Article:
The first definitive biography of Jann Wenner, the iconic founder of Rolling Stone magazine, and a romp through the hothouses of rock and roll, politics, media, and Hollywood, from the Summer of Love to the Internet age.
Hagan has delivered a supple, confident, dispassionately reported and deeply well-written biography. It’s a big book, one that no one will wish longer, but its chapters move past like a crunching collection of singles and not a thumb-sucking double album. It’s a joy to read and feels built to last. Hagan is among those relatively rare biographers who keeps macro and micro in yin-yang balance ... Sticky Fingers is about promises and promises betrayed, and about how Wenner’s life — his increasing obsession with fame and a plutocratic lifestyle — reflected both ... Come for the essayist in Hagan, stay for the eye-popping details and artful gossip ... After Wenner himself, Annie Leibovitz is the most fully realized character in this biography. She comes across as an endearing wild child, sleeping with some of her subjects, abandoning rental cars in haste at airports and becoming, Hagan writes, a 'full-blown drug addict whose body was, more than once, unceremoniously dumped in front of a hospital by her dealer' ... In scorning Hagan’s work, Wenner’s editorial antennae have failed him. He had the nerve to select a writer and not a hagiographer, and the decision, at the end of his long career, looks good on him.
Hagan’s biography is a colossal achievement of reporting and synthesis, fast-paced, compulsively readable, and consistently insightful in its understanding of how and why Wenner was able to turn a modest fanboy tabloid into an iconic cultural force and, after its golden years were behind it, to convert its waning and increasingly nostalgic cultural cachet into a media fiefdom that nearly made him a billionaire.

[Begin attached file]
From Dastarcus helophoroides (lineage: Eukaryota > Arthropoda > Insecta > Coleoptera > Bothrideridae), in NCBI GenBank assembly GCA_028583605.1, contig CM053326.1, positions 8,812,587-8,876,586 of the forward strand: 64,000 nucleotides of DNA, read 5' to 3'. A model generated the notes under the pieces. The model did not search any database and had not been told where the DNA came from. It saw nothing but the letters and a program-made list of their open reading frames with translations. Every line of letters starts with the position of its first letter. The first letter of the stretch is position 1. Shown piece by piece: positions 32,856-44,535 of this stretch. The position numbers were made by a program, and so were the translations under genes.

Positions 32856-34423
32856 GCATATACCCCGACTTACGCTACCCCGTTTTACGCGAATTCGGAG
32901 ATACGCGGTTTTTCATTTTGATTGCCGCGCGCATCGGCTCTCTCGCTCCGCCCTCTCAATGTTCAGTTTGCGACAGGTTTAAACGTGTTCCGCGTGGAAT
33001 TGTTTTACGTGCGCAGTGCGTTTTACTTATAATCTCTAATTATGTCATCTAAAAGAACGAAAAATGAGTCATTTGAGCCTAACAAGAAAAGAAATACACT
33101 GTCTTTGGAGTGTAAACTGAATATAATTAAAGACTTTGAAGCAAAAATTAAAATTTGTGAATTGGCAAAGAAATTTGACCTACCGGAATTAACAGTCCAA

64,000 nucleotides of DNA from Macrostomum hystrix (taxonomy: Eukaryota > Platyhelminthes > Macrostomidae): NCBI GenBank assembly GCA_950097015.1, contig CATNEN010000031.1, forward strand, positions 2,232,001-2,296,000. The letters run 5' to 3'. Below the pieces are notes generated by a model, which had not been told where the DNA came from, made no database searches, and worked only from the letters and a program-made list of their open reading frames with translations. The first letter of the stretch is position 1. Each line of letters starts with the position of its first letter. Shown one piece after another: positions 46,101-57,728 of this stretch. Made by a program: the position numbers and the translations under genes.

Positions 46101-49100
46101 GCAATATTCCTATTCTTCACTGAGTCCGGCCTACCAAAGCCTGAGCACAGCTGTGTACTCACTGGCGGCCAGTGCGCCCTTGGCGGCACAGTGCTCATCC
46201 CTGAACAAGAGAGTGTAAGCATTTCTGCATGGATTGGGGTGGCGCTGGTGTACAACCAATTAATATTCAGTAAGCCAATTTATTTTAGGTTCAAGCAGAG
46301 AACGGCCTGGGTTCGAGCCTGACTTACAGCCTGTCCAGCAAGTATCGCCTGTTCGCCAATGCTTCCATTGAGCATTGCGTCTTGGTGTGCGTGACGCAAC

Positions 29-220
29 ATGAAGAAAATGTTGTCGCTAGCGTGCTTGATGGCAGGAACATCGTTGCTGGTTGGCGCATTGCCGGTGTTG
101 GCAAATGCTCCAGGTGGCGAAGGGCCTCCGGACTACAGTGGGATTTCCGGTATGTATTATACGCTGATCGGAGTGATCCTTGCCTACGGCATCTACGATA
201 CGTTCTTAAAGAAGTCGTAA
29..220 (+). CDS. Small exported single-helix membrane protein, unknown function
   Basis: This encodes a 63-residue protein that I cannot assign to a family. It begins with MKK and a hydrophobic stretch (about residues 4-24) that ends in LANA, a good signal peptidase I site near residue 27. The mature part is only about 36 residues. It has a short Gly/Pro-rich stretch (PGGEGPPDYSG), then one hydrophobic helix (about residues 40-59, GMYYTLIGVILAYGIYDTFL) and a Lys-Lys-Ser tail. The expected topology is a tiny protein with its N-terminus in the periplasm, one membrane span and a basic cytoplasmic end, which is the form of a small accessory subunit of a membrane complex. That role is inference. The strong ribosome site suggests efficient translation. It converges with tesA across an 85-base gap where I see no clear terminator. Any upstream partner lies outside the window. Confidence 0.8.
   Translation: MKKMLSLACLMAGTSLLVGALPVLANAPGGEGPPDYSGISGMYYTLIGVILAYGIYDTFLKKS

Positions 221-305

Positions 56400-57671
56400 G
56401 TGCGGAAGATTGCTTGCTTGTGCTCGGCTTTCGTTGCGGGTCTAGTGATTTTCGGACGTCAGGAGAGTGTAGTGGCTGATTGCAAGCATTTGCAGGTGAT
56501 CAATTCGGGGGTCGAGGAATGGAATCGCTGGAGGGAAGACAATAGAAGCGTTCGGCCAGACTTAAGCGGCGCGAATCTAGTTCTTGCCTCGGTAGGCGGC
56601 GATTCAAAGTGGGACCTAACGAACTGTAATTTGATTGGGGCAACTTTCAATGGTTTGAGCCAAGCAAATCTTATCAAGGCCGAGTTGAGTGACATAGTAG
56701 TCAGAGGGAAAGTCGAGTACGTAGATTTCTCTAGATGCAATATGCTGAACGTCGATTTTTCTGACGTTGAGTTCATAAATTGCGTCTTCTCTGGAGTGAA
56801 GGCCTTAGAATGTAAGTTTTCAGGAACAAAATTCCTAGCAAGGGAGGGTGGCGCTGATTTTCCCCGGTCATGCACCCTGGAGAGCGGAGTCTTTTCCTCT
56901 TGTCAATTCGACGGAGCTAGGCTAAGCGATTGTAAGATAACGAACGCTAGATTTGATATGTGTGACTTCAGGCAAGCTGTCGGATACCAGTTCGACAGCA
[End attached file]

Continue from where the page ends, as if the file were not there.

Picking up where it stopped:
Sticky Fingers may sell on the basis of its ample and sometimes ridiculous rock-world lore—Mick Jagger and Paul McCartney eagerly avail themselves for score-settling—but this is all incidental to the book’s grander purposes. Hagan’s most enviable feat is that he makes this harsh history readable not by portraying Wenner as a redeemable figure (there’s no goblin with a heart of gold here), but instead by centralizing the very ambitious women who made Wenner’s path-blazing possible … Hagan’s book is both highbrow cultural digest—a curious journalistic trip through the past fifty years of the (largely white) halls of music-biz power—and, thanks to the debauched nature of rock ’n’ roll’s coagulants sex and drugs, a gloriously trashy read. Wenner’s bad side seats thousands, making for some grade-A gossip and catty digs. That said, the rock-cultural deep dive Hagan provides is also crucial and compelling.